When you think of American wine, you think of California and the Napa Valley. But today, we were in the Palisade region of Colorado, just outside of Grand Junction, in the most beautiful patchwork of wineries, interspersed with orchards of fruit, like apples, pears, peaches and plums.
We had spent the morning exploring Grand Junction’s pristine main shopping street and had lunch on the sidewalk, outside of a retro, 50’s-style diner.
But Grand Junction is the hub of Colorado’s wine country – our map was dotted with vineyards and orchards and we had set out to find them, driving along the Palisade Fruit and Wine Byway, which zig-zags its way between Grand Junction and Palisade along the line of the Colorado River.
We stopped at Mesa Park Vineyard first and the owner came out to meet us as we arrived.
This was Laura and she showed us into the Tasting Room, presenting us with a menu of wines to choose from. Laura and her husband had only been here since January this year and she talked of how different life had been since they took on the vineyard. The grapes were being harvested now, which was a busy and tiring time. There were some nine or ten wines to taste and I set about the task diligently in the knowledge that Rachel would drive me home safely later. As we chatted, Laura kept presenting her wine samples and I kept up the hard work of tasting. We bought a bottle of rather expensive Merlot, and sat in the garden in the sun with Darryl – Laura’s dog – prostrated at our feet and watched Laura’s husband preparing crates for the harvest.
Before we left, Laura recommended other wineries and orchards to visit along the road and we set off to find them.
Z’s Orchard was the next stop. Before we had even parked the car, Angelica was stood with arm outstretched holding a plate of sliced peaches for us to try and invited us in. She produces all sorts of fruit and vegetables, selling them locally and direct to the public here in her shop.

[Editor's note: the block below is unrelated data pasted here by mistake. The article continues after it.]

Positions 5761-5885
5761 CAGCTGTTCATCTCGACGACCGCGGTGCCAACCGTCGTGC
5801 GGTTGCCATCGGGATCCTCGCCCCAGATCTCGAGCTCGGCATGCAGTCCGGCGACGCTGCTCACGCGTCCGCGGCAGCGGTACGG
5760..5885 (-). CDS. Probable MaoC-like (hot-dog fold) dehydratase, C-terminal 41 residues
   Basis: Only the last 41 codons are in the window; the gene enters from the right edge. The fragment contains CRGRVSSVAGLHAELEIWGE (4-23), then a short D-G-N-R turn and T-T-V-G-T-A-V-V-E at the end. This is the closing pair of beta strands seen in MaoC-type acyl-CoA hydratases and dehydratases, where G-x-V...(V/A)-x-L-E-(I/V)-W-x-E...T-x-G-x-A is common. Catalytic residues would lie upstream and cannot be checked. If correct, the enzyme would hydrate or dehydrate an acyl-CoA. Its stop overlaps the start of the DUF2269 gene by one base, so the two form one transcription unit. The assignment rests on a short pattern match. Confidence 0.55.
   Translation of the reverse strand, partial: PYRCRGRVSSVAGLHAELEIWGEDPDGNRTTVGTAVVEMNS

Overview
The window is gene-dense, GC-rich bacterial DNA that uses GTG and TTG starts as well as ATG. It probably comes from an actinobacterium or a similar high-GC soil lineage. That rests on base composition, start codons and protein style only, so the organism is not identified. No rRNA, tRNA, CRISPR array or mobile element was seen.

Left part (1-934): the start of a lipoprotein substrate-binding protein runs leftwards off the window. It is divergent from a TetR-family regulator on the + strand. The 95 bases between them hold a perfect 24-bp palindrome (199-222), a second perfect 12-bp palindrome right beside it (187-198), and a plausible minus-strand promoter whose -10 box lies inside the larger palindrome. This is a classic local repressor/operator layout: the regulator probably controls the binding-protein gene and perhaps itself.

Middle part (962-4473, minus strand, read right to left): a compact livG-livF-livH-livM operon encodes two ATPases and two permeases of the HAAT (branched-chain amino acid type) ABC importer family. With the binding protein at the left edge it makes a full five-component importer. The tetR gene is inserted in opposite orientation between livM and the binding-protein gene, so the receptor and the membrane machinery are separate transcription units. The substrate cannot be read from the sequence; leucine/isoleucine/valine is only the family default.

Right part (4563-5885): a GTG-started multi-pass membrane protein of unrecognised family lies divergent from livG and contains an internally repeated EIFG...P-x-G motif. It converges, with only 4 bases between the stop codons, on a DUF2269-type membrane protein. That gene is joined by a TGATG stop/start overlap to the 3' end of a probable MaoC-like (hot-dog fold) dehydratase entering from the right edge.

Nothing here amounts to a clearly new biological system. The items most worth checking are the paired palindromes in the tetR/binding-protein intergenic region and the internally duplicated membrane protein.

Before we moved on she brought us plums to sample and we bought some enormous peaches for breakfast.
We lost count of the number of wineries and orchards we passed along the way but we ended up in Talbott’s Cider Farm – another recommendation of Laura’s.
Outside was a black limousine and we expected to find a large and very rowdy group inside. Instead, there was only a man and woman sat at the tasting room bar. We joined them, ordered a flight of cider and began chatting. This was David and Katherine from Denver and the limousine was theirs. It was their silver wedding anniversary and they were being chauffeured around the wineries, tasting and buying to their hearts content. We spent a very happy hour chatting and laughing, being fed an array of ciders and talking about the many things we had in common, while their poor chauffeur waited outside in the 90 degree heat.
By now, the wine and cider was taking effect and it was time to leave: my own chauffeur was standing at the ready. We exchanged email addresses with our new friends and watched them glide away in their black limo. Rachel bundled me into our black SUV and drove me safely home. I remember very little after that until I awoke in time for a visit to Red Lobster for dinner and a nice glass of Pinot Grigio – will I never learn?